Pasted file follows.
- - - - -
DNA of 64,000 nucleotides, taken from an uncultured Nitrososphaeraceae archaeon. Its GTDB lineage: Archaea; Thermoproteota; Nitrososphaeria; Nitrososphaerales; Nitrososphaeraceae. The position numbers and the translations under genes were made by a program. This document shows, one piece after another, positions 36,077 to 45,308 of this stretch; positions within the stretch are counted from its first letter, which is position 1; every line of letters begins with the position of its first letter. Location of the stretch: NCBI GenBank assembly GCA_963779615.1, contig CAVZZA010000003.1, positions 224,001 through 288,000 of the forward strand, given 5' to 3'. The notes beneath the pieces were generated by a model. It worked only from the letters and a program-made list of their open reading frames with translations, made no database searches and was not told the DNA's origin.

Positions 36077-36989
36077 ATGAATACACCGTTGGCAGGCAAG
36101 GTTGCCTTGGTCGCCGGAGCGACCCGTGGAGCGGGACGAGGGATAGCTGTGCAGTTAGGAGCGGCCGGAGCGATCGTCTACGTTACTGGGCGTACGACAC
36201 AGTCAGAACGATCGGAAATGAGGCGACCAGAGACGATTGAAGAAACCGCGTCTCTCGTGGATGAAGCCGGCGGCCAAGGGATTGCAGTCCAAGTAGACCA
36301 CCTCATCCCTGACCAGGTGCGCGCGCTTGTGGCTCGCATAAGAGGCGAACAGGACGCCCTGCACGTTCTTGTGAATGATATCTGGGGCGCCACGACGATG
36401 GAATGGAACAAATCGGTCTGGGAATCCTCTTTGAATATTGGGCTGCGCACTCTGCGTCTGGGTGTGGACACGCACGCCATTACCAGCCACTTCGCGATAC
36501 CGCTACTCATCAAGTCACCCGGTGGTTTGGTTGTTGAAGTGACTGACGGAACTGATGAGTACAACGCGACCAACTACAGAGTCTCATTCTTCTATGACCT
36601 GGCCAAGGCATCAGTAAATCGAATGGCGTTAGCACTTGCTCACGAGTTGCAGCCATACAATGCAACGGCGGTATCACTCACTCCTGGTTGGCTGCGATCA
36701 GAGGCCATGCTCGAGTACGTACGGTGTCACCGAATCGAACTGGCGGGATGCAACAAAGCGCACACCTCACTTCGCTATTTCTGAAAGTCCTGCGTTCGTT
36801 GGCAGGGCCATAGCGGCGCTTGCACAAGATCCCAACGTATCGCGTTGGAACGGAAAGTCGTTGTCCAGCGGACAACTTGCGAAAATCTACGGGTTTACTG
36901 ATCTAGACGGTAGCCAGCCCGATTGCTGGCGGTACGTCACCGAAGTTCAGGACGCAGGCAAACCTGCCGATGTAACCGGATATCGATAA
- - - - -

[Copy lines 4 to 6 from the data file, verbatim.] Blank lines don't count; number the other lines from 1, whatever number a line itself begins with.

36101 GTTGCCTTGGTCGCCGGAGCGACCCGTGGAGCGGGACGAGGGATAGCTGTGCAGTTAGGAGCGGCCGGAGCGATCGTCTACGTTACTGGGCGTACGACAC
36201 AGTCAGAACGATCGGAAATGAGGCGACCAGAGACGATTGAAGAAACCGCGTCTCTCGTGGATGAAGCCGGCGGCCAAGGGATTGCAGTCCAAGTAGACCA
36301 CCTCATCCCTGACCAGGTGCGCGCGCTTGTGGCTCGCATAAGAGGCGAACAGGACGCCCTGCACGTTCTTGTGAATGATATCTGGGGCGCCACGACGATG